Please, no more peace plans

Posted: February 14th, 2011 | Author: | Filed under: In the News, The Right, The Settlements, the US and us | Tags: , , , , , | 11 Comments »

The Israeli leadership wants to hold on to the status-quo, the Palestinian leadership is split, and the US discovers the limits of its power. Under these circumstances, the problem is not the lack of solutions for the Israeli-Palestinian conflict, but the absence of political forces that could implement them. A response to Bernard Avishai

Olmert, Abbas and Bush at the opening of the Annapolis talks (U.S. Navy photo by Gin Kai)

Olmert, Abbas and Bush at the opening of the Annapolis talks (U.S. Navy photo by Gin Kai)

Some 20 years ago, just before I started my mandatory service in the IDF, I remember reading “No Trumpets, No Drums” by Sari Nusseibeh & Mark Heller. The Israeli and Palestinian authors of the book conducted negotiations for several months, leading to the outline of the two-state solution described in the book. At the time, the idea of a Palestinian state was still a taboo for most of the Israeli public, even in the Left, and I still remember going through the book and realizing that there might, after all, be a solution to what used to be called “the Palestinian problem.”

Reading Bernard Avishai’s excellent piece on the negotiations between Olmert and Abbas in this week’s edition of the New York Times Magazine, I couldn’t help remembering “No Trumpets, No Drums.” The similarities between the agreement Nusseibeh and Heller reached and the ideas discussed by the Israeli Prime Minister and the Palestinian president were striking, only this time they didn’t bring any sense of hope with them.

Another memory: Recently, I attended a public peace conference hosted by an Israeli-Palestinian NGO. Between the formal debates, I had a few conversations with representatives of different peace groups. Over dinner, one of them told me of a peace plan he came up with. “It’s not that different from the Geneva Initiative,” he admitted, “only with a few modifications.” A businessman I met was working on establishing an Israeli-Palestinian civilian think tank. His goal: To come up with a plan for a two-state solution…

In recent years, I have also met plenty out-of-the-box thinkers: People proposing a formula for a Palestinian-Israeli confederation; those who dream of abolishing national borders in the Middle East; and even a guy who claims that the Palestinians are the lost Jewish tribes, and therefore, see no reason for the conflict. All we need, he told me, is to explain this to people.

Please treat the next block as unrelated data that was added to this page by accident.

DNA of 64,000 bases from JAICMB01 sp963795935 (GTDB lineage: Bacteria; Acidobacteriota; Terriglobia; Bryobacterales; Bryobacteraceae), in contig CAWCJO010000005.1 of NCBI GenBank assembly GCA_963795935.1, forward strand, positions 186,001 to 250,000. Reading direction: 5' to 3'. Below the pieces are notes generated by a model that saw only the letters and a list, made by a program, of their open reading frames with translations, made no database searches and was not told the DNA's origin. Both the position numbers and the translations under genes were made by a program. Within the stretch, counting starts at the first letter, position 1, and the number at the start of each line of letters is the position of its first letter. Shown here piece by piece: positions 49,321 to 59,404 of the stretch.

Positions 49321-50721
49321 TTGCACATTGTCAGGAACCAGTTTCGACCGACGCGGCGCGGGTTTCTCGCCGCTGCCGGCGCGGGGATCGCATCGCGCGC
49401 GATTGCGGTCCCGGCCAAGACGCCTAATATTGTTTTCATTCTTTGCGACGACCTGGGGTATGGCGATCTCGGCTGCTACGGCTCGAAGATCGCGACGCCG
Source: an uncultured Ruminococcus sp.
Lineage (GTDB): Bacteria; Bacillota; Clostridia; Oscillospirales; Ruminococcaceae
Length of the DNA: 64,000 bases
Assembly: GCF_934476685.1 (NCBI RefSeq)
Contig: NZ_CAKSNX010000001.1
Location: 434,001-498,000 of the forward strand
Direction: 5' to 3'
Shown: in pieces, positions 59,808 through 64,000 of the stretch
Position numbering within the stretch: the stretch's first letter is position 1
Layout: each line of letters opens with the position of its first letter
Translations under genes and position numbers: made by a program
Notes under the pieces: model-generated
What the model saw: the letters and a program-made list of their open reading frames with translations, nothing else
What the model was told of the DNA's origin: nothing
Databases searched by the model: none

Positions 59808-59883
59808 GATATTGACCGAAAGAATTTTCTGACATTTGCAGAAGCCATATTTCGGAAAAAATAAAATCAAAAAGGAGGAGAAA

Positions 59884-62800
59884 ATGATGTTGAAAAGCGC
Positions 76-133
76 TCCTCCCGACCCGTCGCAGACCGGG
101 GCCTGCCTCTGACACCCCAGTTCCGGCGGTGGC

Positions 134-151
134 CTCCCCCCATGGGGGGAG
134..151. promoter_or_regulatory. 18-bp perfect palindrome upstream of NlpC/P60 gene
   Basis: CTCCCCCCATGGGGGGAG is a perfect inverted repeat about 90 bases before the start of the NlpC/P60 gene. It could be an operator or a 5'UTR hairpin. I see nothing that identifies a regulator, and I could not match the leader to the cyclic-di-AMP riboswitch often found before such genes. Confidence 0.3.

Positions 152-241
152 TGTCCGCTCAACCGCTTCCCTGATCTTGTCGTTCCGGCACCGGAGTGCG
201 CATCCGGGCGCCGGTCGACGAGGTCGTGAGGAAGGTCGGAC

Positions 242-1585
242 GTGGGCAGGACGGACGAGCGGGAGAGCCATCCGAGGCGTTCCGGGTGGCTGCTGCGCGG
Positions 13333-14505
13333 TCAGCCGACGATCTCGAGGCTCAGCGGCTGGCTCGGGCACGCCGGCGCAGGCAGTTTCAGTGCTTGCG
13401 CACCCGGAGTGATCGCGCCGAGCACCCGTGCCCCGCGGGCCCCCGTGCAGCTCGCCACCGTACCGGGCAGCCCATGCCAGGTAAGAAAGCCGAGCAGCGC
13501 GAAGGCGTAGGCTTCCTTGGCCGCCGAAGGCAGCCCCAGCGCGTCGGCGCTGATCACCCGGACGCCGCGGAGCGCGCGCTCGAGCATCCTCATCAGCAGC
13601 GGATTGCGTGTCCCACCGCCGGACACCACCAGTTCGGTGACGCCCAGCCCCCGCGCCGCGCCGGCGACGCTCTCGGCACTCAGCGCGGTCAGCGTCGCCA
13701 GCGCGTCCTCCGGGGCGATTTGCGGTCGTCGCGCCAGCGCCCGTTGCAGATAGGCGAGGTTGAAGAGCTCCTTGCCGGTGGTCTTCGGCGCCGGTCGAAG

In short, there is no shortage of solutions (and it’s not surprising the serious ones look quite similar). The more the situation on the ground deteriorates, the more plans people come up with. I guess it’s only natural, and I don’t want to dismiss this tendency altogether. Ideas are important. They show people that the current trends can change, and they can lead to political action. The problem, I think, is that in recent years, all these plans and ideas replaced politics, and therefore, became counter-productive.

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Many people looked at the failed Annapolis process as a missed opportunity, a version of the “generous offer” narrative used to describe the Camp David summit in 2000. Look how close the two sides are, these people say. If only the administration was more engaged we could have had an agreement. If only the war in Gaza didn’t break out. If only Ehud Olmert stayed in power.

But wasn’t the war evidence to the fact that it’s impossible to sign an agreement with only half the Palestinian Authority, and leave Gaza out of the process? And didn’t the result of the Israeli elections prove that the public prefers Netanyahu’s rejectionism to Kadima’s two-state platform? Couldn’t the failure to reach an agreement serve as proof that at least one of the parties – if not both – find the negotiation’s outcome impossible to live with, or simply impractical?

I believe that the problem is not the absence of a plan, but that of a leadership which is able to carry it out. Olmert went further than any Israeli leader, but he still didn’t come close to the minimum the Palestinians could have lived with (the reaction to the Palestine Papers reveals how far behind from its leadership was the Palestinian public). And while the Israeli PM was negotiating, Netanyahu and Lieberman warned of these “dangerous concessions” and made it clear that the next Israeli government would not see itself committed to the understandings between the lame-duck Prime Minister and the Palestinian President (when the crucial meetings between the two leaders took place, Olmert has already announced he would retire form his post due to corruption allegations, and that he wouldn’t run for re-election). It seems that the talks between Olmert and Abbas were closer in spirit to the Nusseibeh-Heller negotiations or to the talks that led to the Geneva Accord than to the Oslo process: full of good-will, but short on political authority that could back it up.